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  #11  
Old 03-08-2013, 03:54 PM
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Patriot Services Patriot Services is offline
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Modern ceramic materials. AutoZone calls them C Max and have a lifetime warranty. I've used them on trucks and high perf autos with great results.
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  #12  
Old 03-08-2013, 04:02 PM
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grandview (2006) grandview (2006) is offline
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Quote:
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Is that Ur own purchase and install price ? Garages prolly want more ?
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  #13  
Old 03-08-2013, 05:48 PM
Monroe74 Monroe74 is offline
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brakes pads... all around.

Advance auto has wagners that have a one time replacement on commercial trucks 55 for the front 45 for the rear last about two years driving 15k a year 11 of which is towing 7k 75 properties a season and the rest is plowing.

When i rotate my tires i check my brakes and grease the pins every other time using permatex extreme brake lube.
This particular truck is an 03 f250 ext cab long bed 4x4 with 7.3
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  #14  
Old 03-08-2013, 05:55 PM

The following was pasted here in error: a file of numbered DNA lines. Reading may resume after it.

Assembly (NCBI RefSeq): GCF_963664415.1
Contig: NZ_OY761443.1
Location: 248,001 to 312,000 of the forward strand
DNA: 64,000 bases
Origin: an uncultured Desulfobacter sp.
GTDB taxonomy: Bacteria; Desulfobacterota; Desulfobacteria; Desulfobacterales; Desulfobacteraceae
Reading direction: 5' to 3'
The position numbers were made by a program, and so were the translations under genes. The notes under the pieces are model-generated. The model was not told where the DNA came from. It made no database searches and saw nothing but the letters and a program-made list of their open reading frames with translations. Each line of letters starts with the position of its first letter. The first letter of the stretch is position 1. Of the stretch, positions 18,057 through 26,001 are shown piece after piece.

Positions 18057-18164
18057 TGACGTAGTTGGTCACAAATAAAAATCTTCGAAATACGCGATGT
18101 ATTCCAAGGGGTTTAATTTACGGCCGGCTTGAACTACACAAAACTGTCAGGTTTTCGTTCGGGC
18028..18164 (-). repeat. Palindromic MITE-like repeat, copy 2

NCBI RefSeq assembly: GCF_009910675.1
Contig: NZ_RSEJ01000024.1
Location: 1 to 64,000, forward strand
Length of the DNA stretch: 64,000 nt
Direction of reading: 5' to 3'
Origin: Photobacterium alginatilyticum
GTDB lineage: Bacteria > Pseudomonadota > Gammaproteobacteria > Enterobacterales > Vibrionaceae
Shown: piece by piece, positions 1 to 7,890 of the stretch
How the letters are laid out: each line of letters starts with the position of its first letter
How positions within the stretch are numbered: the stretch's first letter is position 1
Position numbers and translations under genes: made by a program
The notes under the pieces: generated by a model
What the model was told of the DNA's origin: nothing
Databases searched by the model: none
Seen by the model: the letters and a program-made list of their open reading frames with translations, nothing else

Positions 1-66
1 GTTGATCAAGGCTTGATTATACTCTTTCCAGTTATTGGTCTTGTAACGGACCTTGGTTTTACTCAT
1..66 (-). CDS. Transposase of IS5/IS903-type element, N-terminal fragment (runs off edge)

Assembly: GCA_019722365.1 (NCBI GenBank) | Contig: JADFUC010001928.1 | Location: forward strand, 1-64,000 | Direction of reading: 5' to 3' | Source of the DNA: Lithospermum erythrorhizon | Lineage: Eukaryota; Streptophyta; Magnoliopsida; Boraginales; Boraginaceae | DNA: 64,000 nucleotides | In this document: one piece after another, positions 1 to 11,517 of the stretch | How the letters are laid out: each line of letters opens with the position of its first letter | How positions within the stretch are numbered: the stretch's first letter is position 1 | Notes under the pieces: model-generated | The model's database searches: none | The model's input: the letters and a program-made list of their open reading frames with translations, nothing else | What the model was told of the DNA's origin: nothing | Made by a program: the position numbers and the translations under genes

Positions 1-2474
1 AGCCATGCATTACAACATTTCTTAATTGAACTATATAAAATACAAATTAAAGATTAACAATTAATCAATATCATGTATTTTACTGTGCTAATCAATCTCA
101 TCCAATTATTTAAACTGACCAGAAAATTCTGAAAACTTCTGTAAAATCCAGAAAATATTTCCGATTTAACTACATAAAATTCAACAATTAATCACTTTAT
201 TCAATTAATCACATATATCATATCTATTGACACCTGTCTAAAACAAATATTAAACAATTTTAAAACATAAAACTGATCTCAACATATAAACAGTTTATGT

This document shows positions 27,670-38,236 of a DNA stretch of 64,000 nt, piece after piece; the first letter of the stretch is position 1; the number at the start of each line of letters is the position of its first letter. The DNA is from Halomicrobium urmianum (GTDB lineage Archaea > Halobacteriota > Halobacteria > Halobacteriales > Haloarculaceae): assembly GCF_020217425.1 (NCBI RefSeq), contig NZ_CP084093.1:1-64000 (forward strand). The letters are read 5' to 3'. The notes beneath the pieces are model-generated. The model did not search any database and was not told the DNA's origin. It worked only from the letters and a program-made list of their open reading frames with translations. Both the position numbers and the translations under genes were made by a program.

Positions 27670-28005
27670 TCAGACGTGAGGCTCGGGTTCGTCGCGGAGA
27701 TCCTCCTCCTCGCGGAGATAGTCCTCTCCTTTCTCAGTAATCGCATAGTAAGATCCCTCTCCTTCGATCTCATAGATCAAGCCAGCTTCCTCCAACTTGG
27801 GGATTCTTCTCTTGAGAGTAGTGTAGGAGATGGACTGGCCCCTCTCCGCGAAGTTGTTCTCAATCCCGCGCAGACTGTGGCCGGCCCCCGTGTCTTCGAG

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Doing disc brake isn't hard. The only part you can't do your self is machine the rotors. Once you get the wright tool for removing the pins. Other handy tools are one man bleeder kit and tool to press the caliper piston back.
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  #15  
Old 03-08-2013, 06:07 PM
mlavin73 mlavin73 is offline
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You're lucky you didn't need rotors as well. I have an 06 Ford F250 and when they were replacing my exhaust manifolds under warranty they said I needed brakes and rotors all the way around (approx 42K on the truck). In speaking with the mechanic he said the metals we use nowadays aren't as good as they use to be, plus in NJ they are constantly spraying brine solution on the roads and salting during the storms. Eats that metal up.
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  #16  
Old 03-08-2013, 06:41 PM
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dstifel dstifel is online now
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brakes pads... all around.

Should be able to do them urself take the tire off and two more bolts. I've done my own since I started driving when I was 14. Can do a whole truck in under an hour.
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  #17  
Old 03-08-2013, 08:43 PM
Roger Roger is offline
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I have a 2003 F250, with about 47K miles. It has had two brake replacements, including rotors. In one case, the rotor broke, tore up the brake caliper, hoses, etc.

The second brake job was at about 15K more miles after the first. I only run about 5K per year, pulling a single axle, 3,000 GVW trailer. The problem for me was pretty simple. It sits outside, and I don't drive it hardly at all in the Winter. But, even on Spring, Summer and Fall days, it doesn't go far. My mowing routes are very close to my house, and two of those days, the full work day is clustered in one neighborhood.